Presentation on theme: "‘To what extent can Ludwig Tieck’s short story ‘Der blonde Eckbert’ be considered a reflection of a traditional folk tale?’"— Presentation transcript:
‘To what extent can Ludwig Tieck’s short story ‘Der blonde Eckbert’ be considered a reflection of a traditional folk tale?’
Introduction A challenging example of early Romantic prose, which seems to defy generic definition. Two meanings of ‘reflection’: a representation or embodiment, or something which arises from something else. ‘Der Blonde Eckbert’ as a reflection of a traditional folk tale in the broader sense of the word.
Axel Olrik’s ‘Epic Laws of Folk Narrative’ The Law of Opening and of Closing ‘The traditional folk tale begins by moving from calm to excitement, and ends by moving from excitement to calm.’ The Law of Three Groupings of three occur with notable frequency within folk tales. Concentration of a Leading Character There is one main protagonist, and when a man and a woman appear together the focus is on the man, though the sympathy is often with the woman.
Bertha’s Childhood Typical of a traditional folk tale: She is raised in poverty and runs away from home to escape being beaten. (Klussmann) Her rise from rags to riches is frequently portrayed in folk tales. (Lüthi) She marries the handsome knight she always dreamed of as a child.
Non folk tale elements in Bertha’s story The Law of the Single Thread ‘Folk narrative is always single-stranded. It does not go back in order to fill in missing details.’ The detailed descriptions of the vast, overwhelming landscape are completely foreign to traditional folk tales. (Schlaffer) The first person narrative. It introduces a level of self-reflexivity and comment unknown to the genre. (Horton)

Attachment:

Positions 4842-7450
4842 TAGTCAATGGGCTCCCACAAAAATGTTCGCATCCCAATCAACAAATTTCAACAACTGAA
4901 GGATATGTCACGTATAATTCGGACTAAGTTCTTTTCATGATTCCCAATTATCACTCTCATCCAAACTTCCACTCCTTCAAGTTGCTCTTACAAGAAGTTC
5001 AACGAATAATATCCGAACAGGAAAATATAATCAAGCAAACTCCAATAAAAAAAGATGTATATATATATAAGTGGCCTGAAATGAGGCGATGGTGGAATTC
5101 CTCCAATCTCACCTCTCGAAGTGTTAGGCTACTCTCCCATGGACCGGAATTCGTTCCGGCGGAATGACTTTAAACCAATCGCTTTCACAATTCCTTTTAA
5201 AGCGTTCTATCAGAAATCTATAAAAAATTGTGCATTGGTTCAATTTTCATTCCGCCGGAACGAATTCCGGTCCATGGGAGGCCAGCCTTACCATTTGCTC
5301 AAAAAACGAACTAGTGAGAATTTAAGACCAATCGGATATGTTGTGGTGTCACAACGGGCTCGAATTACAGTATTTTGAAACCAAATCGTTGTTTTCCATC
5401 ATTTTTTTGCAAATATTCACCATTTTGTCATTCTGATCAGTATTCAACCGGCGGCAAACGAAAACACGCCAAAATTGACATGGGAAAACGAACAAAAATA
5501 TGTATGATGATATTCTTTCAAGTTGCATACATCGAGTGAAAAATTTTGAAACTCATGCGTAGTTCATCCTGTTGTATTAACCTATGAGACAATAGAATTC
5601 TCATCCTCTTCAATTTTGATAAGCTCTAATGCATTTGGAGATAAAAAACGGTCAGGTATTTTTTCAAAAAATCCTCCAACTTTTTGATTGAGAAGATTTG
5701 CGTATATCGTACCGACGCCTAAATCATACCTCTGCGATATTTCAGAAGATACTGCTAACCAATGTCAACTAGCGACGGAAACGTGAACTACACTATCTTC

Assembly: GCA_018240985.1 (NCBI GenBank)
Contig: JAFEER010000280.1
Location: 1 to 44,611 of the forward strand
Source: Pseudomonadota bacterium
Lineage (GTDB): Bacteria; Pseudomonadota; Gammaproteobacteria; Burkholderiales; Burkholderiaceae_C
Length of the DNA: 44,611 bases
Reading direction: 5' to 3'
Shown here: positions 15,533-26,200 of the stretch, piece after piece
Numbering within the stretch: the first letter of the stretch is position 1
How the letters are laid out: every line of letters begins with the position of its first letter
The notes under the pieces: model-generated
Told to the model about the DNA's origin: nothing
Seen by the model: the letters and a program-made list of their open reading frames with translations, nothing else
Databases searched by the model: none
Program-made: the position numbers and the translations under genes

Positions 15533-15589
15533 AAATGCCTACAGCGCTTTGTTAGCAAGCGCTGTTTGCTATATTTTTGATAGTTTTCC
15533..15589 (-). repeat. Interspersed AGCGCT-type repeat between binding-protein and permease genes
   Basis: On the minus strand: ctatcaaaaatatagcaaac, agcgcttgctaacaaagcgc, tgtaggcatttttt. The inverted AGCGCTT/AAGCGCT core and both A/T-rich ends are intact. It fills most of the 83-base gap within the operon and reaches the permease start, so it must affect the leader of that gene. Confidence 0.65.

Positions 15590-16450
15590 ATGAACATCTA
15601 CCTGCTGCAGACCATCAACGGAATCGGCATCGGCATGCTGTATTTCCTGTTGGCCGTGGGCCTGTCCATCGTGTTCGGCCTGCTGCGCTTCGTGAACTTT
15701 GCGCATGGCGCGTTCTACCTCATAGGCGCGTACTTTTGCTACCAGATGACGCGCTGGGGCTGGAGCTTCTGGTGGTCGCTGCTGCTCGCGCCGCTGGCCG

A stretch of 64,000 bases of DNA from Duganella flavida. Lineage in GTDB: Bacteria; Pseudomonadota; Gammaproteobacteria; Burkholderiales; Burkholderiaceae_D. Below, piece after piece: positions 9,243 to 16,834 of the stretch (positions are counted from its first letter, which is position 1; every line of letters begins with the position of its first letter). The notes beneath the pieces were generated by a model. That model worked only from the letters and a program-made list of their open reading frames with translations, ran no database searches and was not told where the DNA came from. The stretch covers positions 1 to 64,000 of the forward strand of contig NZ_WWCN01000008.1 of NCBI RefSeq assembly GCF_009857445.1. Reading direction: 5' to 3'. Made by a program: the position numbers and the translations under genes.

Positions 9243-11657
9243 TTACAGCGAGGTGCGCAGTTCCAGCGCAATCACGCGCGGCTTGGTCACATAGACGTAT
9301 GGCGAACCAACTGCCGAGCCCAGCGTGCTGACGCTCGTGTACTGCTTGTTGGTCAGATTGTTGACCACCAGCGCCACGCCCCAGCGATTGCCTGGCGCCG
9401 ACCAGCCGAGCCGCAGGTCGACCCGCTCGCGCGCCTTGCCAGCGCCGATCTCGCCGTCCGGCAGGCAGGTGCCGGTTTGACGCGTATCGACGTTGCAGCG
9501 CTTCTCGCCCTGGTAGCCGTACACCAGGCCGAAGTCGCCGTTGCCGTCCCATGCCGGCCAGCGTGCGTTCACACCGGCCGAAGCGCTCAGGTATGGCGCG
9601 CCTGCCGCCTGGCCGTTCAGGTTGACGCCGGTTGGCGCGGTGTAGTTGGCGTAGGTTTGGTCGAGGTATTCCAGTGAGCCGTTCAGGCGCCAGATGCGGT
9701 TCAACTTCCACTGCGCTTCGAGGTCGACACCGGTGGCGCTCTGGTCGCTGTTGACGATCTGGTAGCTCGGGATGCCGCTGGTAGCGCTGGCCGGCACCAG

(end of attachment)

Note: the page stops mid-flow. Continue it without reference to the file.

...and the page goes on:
Narrative confusion Subjective and misleading information is given to the reader on three different levels: Detached philosophical observations Statements which the reader believes they can trust Information presented through the filter of Eckbert’s unstable mind.
Psychological elements in the story Traditional folk tales involve the reader in ‘a world without psychological or moral complexity.’ (Swales) Eckbert’s struggle with madness and his sense of persecution and paranoia. References to folk tales within the text. Bertha’s self-referential comments about her actions and increasing sense of guilt.
Two separate interpretations? A modern, psychological story or a traditional folk tale? Do the events in the novel actually happen, or are they just an insane fantasy of the characters? Klussmann’s explanation of why these two interpretations cannot be dealt with separately: the naming of the dog in the story.
Conclusion Structural and thematic similarities. Structural anomalies and modern use of psychology means ‘Der blonde Eckbert’ is not an accurate representation of a traditional folk tale. However, Tieck clearly uses traditional folk tales as a starting point, and in this sense ‘Der blonde Eckbert’ can be seen as a reflection of a traditional folk tale.